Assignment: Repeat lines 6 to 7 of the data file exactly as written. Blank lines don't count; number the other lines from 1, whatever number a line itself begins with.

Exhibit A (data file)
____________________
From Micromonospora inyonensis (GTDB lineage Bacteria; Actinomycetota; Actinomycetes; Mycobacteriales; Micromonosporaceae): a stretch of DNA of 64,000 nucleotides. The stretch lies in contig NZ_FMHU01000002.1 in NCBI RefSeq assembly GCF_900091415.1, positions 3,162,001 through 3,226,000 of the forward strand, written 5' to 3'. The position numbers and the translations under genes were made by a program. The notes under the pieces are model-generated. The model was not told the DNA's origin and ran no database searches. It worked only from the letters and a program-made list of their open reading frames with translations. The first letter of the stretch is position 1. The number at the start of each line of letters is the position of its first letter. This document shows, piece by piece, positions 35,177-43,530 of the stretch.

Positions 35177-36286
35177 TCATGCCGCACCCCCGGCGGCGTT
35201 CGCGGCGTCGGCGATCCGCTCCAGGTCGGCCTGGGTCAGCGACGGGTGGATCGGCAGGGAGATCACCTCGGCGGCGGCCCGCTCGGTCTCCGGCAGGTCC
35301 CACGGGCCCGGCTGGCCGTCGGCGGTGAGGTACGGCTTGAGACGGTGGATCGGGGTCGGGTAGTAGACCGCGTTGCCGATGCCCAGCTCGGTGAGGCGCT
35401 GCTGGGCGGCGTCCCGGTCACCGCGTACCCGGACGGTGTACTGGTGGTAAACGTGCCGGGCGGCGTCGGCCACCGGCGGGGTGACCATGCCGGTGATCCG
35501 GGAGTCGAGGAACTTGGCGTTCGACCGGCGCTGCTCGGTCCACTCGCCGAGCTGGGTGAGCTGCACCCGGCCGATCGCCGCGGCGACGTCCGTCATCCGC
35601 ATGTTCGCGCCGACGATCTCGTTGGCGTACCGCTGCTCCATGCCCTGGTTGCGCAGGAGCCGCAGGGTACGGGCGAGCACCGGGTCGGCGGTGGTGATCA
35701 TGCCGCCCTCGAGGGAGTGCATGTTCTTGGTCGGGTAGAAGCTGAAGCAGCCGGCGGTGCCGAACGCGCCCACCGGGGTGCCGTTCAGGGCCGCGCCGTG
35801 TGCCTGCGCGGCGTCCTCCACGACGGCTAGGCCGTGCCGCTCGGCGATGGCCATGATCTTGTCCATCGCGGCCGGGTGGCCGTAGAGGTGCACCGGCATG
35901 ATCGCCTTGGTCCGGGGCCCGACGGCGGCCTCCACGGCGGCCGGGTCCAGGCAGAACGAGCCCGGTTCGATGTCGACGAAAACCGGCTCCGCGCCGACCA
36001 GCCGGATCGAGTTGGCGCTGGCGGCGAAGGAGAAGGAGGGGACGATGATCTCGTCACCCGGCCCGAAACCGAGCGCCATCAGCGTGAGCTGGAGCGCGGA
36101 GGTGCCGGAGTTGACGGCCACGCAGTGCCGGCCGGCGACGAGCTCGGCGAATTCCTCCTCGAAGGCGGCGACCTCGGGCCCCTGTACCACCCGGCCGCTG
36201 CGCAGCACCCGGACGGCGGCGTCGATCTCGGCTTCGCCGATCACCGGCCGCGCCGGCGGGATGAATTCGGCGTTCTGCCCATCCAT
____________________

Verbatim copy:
35401 GCTGGGCGGCGTCCCGGTCACCGCGTACCCGGACGGTGTACTGGTGGTAAACGTGCCGGGCGGCGTCGGCCACCGGCGGGGTGACCATGCCGGTGATCCG
35501 GGAGTCGAGGAACTTGGCGTTCGACCGGCGCTGCTCGGTCCACTCGCCGAGCTGGGTGAGCTGCACCCGGCCGATCGCCGCGGCGACGTCCGTCATCCGC